By Arthur Wamanan in Kilinochchi
Her smile widens as she hears the familiar language – Sinhala. “You know Sinhala?” she asks.
Piyaseeli, a domestic aide, has been living in Tharmapuram, 20 kilometers east of Kilinochchi, a shade over four decades. She has seen, experienced and shared the harrowing experiences of 30 years of war with thousands of people in the area popularly known as the Wanni.
Having lived in a predominantly Tamil area, it was not often that she came across people speaking the language spoken in the rest of the country. Originally from Matara, Piyaseeli moved to Kilinochchi with her husband in 1972 and has been living there since. For Piyaseeli, life brought many uncertainties after moving to the Wanni. Little did she know that the Wanni would soon be a war zone, in years to come. “We came here seeking a quiet peaceful life,” she says.
Life was not easy for her and her husband during the initial stages in Kilinochchi. Having moved from one end of the country to the other, Piyaseeli and her husband’s challenges were not limited to getting accustomed to the new environment and its people. They needed to ensure that the hosts were comfortable with them. She was not accepted by the community. It took two years for the couple to convince the people that they were in Kilinochchi to make a decent living.
“Even though my husband is a Tamil of Indian descent, I am Sinhalese and was not accepted by the people at the time. They were doubtful. They felt really uncomfortable and were suspicious about us,” she said.
Therefore, Piyaseeli and her husband lived an isolated life, until the people were accustomed to their presence. “We were virtually in hiding for some time. But eventually things changed and we were able to move freely,” says Piyaseeli.
However, Piyaseeli’s problems were not to end there. The worst was yet to come and was to remain for decades until May 2009. It was not only the final stages of fighting that affected them. The run up to the climax was also filled with tension, displacement, uncertainties and fear for the people in the former war zone. The fluctuating, volatile security situation in the country was centered around the Wanni.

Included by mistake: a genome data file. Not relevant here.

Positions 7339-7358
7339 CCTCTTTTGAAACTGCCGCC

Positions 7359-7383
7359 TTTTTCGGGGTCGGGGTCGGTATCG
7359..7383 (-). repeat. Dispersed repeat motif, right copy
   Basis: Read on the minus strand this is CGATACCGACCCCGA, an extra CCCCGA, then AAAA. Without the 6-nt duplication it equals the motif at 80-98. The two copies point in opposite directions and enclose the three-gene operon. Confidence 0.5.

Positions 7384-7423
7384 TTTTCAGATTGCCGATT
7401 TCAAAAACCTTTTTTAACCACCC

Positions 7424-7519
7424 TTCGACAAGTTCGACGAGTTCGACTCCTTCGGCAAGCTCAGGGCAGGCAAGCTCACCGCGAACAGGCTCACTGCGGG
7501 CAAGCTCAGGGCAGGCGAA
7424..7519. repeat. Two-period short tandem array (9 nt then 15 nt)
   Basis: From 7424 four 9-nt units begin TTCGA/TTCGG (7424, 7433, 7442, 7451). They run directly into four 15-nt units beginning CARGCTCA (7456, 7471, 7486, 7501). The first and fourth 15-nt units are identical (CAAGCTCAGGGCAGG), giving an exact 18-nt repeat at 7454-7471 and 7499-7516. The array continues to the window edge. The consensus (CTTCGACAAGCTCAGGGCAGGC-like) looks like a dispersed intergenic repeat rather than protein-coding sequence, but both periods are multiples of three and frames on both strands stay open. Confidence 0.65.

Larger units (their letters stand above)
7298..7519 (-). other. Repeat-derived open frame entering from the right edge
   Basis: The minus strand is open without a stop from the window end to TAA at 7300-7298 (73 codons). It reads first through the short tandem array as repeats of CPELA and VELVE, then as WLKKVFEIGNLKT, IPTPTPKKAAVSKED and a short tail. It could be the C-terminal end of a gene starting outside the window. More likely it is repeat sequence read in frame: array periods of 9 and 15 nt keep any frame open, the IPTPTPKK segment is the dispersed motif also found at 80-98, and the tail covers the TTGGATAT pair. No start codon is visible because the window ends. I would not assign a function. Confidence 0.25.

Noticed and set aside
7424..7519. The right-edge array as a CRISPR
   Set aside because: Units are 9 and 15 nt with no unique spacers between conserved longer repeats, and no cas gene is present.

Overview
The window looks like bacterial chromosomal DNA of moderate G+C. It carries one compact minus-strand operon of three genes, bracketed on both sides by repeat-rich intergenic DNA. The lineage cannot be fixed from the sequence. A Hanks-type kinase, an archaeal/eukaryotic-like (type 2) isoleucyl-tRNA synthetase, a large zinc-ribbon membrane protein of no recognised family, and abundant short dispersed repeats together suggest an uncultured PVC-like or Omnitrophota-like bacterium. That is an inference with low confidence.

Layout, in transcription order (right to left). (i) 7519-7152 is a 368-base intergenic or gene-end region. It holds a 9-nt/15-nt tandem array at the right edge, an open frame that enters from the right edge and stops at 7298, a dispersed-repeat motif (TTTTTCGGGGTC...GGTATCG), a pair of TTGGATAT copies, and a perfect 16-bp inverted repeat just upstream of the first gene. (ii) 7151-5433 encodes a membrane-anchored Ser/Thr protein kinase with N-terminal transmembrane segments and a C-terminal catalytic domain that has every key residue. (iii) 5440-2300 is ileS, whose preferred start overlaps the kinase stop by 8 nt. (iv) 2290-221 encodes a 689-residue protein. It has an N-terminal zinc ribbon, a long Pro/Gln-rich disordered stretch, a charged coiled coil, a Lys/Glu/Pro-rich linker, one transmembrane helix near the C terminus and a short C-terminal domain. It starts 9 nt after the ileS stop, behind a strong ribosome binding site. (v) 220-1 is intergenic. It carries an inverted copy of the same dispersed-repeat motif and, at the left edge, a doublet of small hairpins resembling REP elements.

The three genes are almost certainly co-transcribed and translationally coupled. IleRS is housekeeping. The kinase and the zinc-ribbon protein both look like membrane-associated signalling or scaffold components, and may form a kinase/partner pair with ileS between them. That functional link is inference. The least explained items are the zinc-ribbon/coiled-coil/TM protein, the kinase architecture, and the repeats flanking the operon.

Kilinochchi gained the attention of many during the war, as it functioned as the de-facto administrative center of the LTTE for decades until it was regained by the security forces in January 2009.
For Piyaseeli, life in Kilinochchi was like living in a totally different country. The Wanni was completely cut off from the South during a major part of the fighting. The people lived in isolation with no way to contact their relatives in other parts of the country. Despite all the obstacles, Piyaseeli and her family continued with their lives, as all others in the region.
“It was difficult. We could not get out. We could not keep in touch with people who were living as close as Jaffna. But, I was not the only one helpless here. There were thousands,” she said.
Forty years later, Piyaseeli looks at all the experiences she gained in a positive light. She was one of the thousands who had to run for their lives during the final stages of fighting. Having lived there 40 years, being a victim of conflict was not new to Piyaseeli. She moved there even before the LTTE came into the scene. She has gone through almost all the phases of the ethnic situation.
However, she says the final stages were the worst that she faced in her entire stay. “Every single person was affected in one way or another. We suffered a lot, not knowing where to run and where to find safety,” she said.
Her Tamil accent is still different from what is generally spoken in the North. But, Piyaseeli has become just another person in Kilinochchi. Her husband is no more. All her children are married to residents of Kilinochchi. “This has been my home and will continue to be so. I love the place, the people and everything that is here. They have been with me in hard times. I will be with them when they are happy,” she smiles.
The life of Piyaseeli is just one example. She is just one stone for the bridge that is needed to connect the two communities that were separated for years.
(Published in The Nation on June 10, 2012)